By contrast, it appears from the complaint here that the parties worked together during the process, and there is nothing to suggest that the Town was motivated by political animus or that it intentionally thwarted National Fuel's efforts to build the compressor station. To the contrary, the Town eventually issued a Building and Special Use Permit, allowing the compressor station to be built.

In the end, "substantive due process is an outer limit on the legitimacy of governmental action." Natale, 170 F.3d at 263. And it does not forbid governmental actions that are "merely 'incorrect or ill-advised." Riverhead, 725 F. Supp. 2d at 338 (quoting Ferran v. Town of Nassau, 471 F.3d 369-70 (2d Cir. 2006)). Viewing the allegations in a light most favorable to National Fuel, the Town's issuance of a Permit, inconsistent with the FERC Certificate, was possibly "incorrect," but it was not "outrageously arbitrary." The Town's motion, on this ground, is therefore granted.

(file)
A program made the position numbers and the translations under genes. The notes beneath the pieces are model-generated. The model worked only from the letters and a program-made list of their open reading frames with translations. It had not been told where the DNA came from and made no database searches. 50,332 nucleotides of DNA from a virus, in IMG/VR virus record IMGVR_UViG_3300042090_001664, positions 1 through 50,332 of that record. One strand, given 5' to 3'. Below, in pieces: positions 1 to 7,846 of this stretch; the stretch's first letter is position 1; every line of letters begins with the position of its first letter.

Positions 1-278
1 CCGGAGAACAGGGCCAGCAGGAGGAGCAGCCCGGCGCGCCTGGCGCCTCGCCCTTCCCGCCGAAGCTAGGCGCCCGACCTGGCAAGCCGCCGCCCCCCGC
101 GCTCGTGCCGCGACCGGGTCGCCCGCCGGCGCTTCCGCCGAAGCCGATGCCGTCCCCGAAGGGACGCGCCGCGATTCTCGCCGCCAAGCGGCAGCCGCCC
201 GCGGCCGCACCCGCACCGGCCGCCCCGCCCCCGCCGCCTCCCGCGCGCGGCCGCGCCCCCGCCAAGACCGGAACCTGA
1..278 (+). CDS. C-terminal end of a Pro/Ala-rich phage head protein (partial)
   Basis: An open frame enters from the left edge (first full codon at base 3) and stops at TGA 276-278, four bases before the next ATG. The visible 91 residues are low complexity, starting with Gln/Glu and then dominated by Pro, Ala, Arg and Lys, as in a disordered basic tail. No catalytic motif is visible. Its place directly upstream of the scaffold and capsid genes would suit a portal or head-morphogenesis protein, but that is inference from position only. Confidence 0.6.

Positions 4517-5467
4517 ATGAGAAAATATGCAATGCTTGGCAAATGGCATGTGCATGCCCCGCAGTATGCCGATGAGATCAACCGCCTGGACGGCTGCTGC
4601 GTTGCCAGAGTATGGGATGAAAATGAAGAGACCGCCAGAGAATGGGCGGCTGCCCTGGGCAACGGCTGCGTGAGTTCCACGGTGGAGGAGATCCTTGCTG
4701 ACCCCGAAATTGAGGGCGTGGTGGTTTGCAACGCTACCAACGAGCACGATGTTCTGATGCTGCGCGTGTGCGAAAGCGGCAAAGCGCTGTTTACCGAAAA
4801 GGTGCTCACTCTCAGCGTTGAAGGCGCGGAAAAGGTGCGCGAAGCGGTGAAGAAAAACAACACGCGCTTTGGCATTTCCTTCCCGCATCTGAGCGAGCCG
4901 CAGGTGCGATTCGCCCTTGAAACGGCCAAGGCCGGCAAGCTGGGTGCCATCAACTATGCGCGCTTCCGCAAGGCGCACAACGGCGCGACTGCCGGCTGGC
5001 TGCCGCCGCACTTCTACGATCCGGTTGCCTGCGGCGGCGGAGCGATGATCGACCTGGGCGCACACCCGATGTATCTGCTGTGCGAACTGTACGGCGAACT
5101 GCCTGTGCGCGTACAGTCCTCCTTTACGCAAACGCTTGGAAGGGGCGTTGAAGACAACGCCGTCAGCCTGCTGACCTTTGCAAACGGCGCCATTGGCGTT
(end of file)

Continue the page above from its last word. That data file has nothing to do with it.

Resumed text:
3. The Takings Clause

The Takings Clause of the Fifth Amendment provides that no "private property shallbe taken for public use, without just compensation." U.S. Const. amend. V.

 

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There are two distinct types of takings claims: physical and regulatory. See Meriden Trust & Safe Deposit Co. v. FDIC, 62 F.3d 449, 454 (2d Cir. 1995). A physical taking, the more recognizable of the two, occurs when the government physically takes possession of a property interest. By contrast, "[t]he gravamen of a regulatory taking claim is that the state regulation goes too far and in essence 'effects a taking.'" Buffalo Teachers Fed'n v. Tobe, 464 F.3d 362, 374 (2d Cir. 2006) (quoting id.).

National Fuel does not argue that it was subject to a physical taking; it contends that the Town effected a regulatory taking by "prevent[ing] the operation of the compressor station as approved by FERC and deny[ing] National Fuel of [sic] an economically viable use of its property." (Am. Compl., ¶88.)